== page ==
Because moths need to use every little bit of light available in order to see in the dark, their eyes are highly non-reflective. (This is also helpful in decreasing the chances of predators spotting them.) Scientists, through biomimicry, have come up with a number of technological advances, including the development of a film that can be applied to solar cells which helps keep sunlight from being reflected off of them before the light can be utilized. Man-made materials based on the structure of moth eyes could someday reduce the radiation dosages received by patients getting x-rayed, while improving the resolution of the resulting images. Research on recreating the pattern found on moths’ eyes onto plastic could lead to reflection and glare-free display screens for televisions, cell phones, computer monitors, eyeglasses, speedometers and more.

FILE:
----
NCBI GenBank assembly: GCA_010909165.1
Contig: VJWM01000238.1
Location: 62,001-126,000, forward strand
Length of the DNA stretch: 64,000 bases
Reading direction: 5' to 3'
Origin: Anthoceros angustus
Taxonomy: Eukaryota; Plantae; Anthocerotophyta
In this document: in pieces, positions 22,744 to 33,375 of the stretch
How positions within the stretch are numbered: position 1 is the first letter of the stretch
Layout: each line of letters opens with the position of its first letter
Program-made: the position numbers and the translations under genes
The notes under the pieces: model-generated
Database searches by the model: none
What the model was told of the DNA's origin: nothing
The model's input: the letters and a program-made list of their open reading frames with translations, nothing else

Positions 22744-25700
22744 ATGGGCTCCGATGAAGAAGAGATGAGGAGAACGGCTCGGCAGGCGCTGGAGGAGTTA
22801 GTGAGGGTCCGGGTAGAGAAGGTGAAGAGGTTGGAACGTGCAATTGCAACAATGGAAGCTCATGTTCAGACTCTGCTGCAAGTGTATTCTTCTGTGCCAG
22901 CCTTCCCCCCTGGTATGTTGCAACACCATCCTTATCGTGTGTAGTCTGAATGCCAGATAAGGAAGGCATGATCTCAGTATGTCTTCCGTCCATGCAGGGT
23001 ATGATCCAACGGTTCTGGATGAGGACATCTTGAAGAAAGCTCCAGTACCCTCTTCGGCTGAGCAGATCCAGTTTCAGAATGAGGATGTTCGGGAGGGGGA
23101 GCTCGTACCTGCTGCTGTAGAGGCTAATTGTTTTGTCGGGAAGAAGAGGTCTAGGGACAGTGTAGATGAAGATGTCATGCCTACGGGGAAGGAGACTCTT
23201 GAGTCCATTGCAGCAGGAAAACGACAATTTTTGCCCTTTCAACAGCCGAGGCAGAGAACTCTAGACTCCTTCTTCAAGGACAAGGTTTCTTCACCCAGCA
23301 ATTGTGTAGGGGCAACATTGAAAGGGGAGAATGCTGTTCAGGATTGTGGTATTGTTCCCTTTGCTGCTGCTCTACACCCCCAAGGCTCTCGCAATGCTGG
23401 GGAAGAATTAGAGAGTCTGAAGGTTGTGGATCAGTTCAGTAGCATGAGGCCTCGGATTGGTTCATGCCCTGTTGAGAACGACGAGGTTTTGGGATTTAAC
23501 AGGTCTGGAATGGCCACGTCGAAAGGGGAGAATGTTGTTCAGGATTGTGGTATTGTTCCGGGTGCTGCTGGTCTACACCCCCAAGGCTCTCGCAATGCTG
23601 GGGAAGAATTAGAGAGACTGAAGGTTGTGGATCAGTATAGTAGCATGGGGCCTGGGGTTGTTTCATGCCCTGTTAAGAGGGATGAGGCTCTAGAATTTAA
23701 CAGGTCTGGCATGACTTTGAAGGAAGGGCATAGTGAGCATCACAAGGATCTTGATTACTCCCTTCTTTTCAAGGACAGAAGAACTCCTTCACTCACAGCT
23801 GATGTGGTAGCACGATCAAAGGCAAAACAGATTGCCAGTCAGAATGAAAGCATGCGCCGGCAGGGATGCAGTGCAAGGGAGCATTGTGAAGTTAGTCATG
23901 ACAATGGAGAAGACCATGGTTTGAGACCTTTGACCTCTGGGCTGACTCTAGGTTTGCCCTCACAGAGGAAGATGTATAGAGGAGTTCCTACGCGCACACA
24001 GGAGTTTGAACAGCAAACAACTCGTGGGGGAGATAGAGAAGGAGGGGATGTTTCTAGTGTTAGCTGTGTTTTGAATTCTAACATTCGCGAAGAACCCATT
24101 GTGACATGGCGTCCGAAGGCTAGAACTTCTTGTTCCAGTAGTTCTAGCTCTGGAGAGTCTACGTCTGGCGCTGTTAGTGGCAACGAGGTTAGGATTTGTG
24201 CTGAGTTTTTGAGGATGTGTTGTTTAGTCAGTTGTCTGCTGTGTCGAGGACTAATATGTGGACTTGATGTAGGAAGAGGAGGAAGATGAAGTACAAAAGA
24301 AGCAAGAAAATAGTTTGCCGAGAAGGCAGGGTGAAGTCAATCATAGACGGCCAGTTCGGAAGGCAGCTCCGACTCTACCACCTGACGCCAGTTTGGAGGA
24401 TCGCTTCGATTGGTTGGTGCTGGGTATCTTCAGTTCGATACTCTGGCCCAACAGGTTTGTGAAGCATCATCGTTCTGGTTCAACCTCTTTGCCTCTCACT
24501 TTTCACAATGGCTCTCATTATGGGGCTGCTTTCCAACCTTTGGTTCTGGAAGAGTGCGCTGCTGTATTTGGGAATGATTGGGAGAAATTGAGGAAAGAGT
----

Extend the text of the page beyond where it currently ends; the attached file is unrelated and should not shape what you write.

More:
Yesterday’s post was, as you quickly guessed, an eyespot from the forewing of a Luna Moth, Actias luna, one of North America’s giant silkworm moths. With a wingspan up to 4 ½,” it is one of our largest moths. Markings that resemble eyes are found not only on moths, but also on butterflies, birds, fish and reptiles. When they occur on butterflies and moths, eyespots are usually on the wings and are thought to scare off potential predators as well as to direct attacks away from vital body parts. After emerging from their cocoons, Luna Moths live for only about a week, during which time their sole mission is to mate. Like many other ephemeral insects, Luna Moths have no mouthparts and thus, do not eat as adults. (The phenomenal number of Luna Moths this summer may, in part, be due to the mild winter we had, which allowed more pupae to survive.)